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The moral here is never, ever make a woman mad that has an axe to grind.
Paterno foe interviewed in Penn State probe
Former FBI Director Louis Freeh's investigation into possible wrongdoing at Penn State University appears to be examining football coach Joe Paterno's apparent preference for handling scandalous issues internally, and what role that may have played in a potential cover-up involving former defensive coordinator Jerry Sandusky, convicted on 45 counts of child sex abuse on June 22.
Freeh's group has been poring over internal Penn State e-mails and has interviewed a past university official about the way Paterno influenced a variety of disciplinary matters, according to a source with knowledge of the investigation. Freeh is leading an internal review of Penn State's handling of the scandal that is unrelated to criminal investigations.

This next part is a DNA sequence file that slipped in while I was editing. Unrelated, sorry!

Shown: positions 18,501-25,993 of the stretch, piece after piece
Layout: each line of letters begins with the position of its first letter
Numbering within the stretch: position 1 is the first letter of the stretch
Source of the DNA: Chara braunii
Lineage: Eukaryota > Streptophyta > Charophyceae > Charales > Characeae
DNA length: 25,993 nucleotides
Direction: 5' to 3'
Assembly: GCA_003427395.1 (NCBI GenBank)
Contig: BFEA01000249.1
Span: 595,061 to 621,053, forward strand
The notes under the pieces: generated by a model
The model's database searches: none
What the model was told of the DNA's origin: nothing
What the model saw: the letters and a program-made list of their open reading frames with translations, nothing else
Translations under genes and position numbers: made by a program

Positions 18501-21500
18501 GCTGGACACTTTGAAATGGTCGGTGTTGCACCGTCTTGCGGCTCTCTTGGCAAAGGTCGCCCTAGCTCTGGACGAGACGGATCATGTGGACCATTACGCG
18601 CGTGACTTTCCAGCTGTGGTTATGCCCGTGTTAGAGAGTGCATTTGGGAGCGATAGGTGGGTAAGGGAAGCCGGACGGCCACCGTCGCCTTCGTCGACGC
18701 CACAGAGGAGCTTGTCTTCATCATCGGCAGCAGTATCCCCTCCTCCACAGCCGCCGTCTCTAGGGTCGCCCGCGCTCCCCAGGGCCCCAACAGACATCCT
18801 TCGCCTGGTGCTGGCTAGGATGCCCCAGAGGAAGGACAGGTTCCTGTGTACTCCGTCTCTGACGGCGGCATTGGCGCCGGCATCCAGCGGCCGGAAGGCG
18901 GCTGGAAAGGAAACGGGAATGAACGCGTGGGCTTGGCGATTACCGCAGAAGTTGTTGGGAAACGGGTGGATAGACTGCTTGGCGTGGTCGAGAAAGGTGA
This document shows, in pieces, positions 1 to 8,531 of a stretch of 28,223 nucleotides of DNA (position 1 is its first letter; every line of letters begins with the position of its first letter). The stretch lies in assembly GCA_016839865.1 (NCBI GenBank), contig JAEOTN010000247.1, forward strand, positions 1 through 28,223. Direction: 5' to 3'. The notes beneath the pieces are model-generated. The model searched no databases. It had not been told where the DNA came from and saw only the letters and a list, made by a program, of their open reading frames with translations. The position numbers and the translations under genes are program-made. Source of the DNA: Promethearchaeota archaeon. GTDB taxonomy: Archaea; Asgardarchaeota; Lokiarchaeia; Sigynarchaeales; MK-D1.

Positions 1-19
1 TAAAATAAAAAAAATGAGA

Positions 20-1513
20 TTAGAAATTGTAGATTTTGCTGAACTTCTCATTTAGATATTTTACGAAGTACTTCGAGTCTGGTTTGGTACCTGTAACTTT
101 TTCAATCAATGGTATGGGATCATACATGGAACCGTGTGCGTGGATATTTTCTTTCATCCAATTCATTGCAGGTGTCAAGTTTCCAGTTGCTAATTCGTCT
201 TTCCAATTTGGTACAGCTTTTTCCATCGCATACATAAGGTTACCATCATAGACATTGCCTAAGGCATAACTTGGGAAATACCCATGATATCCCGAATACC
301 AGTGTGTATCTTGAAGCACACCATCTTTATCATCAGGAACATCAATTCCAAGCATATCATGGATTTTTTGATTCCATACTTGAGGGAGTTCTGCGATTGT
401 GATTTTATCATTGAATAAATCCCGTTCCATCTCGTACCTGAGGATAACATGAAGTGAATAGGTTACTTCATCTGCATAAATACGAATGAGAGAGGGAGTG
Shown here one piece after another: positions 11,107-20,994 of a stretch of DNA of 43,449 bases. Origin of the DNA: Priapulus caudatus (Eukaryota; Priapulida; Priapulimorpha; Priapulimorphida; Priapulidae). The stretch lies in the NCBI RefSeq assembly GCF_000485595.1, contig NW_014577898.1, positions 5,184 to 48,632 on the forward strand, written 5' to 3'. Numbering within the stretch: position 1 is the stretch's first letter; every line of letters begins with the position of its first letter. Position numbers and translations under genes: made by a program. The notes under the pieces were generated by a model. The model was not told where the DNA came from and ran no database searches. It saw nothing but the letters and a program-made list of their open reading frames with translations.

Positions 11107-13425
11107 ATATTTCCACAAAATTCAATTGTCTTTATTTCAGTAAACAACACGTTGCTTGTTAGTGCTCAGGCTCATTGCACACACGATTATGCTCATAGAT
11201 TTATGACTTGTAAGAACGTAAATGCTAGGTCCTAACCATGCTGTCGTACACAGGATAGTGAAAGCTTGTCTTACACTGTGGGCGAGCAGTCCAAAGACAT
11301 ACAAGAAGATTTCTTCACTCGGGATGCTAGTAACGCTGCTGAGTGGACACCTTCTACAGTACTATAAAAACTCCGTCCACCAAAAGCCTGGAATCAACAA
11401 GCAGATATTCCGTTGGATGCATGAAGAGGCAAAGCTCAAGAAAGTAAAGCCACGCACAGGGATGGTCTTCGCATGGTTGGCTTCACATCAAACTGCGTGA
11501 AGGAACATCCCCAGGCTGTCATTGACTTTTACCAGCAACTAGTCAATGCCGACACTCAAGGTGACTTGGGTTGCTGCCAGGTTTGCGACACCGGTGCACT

The e-mails obtained by CNN from a source familiar with the investigation, and first reported by the Wall Street Journal, show Paterno wielded power that went well beyond the realm of football or even the athletic department.
In a 2005 e-mail from Dr. Vicky Triponey, then vice president of student affairs in charge of disciplining students, to athletic director Tim Curley and others, she summarizes a meeting they had with Paterno in which he tells her that he wants to be the sole disciplinarian of his players.